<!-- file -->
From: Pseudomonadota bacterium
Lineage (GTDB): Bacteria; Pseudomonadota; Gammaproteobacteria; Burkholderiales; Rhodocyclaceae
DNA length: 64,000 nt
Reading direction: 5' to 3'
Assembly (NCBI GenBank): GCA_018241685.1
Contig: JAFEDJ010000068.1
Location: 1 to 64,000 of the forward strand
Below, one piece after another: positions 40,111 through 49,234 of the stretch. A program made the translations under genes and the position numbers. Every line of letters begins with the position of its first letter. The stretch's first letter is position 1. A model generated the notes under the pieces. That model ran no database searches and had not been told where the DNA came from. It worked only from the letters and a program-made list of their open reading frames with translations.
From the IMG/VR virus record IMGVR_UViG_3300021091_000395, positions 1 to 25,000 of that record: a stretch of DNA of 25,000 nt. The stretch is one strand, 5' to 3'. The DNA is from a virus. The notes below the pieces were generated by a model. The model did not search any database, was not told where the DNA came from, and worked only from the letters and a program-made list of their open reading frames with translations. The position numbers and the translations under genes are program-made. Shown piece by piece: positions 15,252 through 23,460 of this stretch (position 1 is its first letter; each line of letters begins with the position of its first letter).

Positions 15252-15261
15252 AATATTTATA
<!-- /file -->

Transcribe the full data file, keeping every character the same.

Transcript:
From: Pseudomonadota bacterium
Lineage (GTDB): Bacteria; Pseudomonadota; Gammaproteobacteria; Burkholderiales; Rhodocyclaceae
DNA length: 64,000 nt
Reading direction: 5' to 3'
Assembly (NCBI GenBank): GCA_018241685.1
Contig: JAFEDJ010000068.1
Location: 1 to 64,000 of the forward strand
Below, one piece after another: positions 40,111 through 49,234 of the stretch. A program made the translations under genes and the position numbers. Every line of letters begins with the position of its first letter. The stretch's first letter is position 1. A model generated the notes under the pieces. That model ran no database searches and had not been told where the DNA came from. It worked only from the letters and a program-made list of their open reading frames with translations.
From the IMG/VR virus record IMGVR_UViG_3300021091_000395, positions 1 to 25,000 of that record: a stretch of DNA of 25,000 nt. The stretch is one strand, 5' to 3'. The DNA is from a virus. The notes below the pieces were generated by a model. The model did not search any database, was not told where the DNA came from, and worked only from the letters and a program-made list of their open reading frames with translations. The position numbers and the translations under genes are program-made. Shown piece by piece: positions 15,252 through 23,460 of this stretch (position 1 is its first letter; each line of letters begins with the position of its first letter).

Positions 15252-15261
15252 AATATTTATA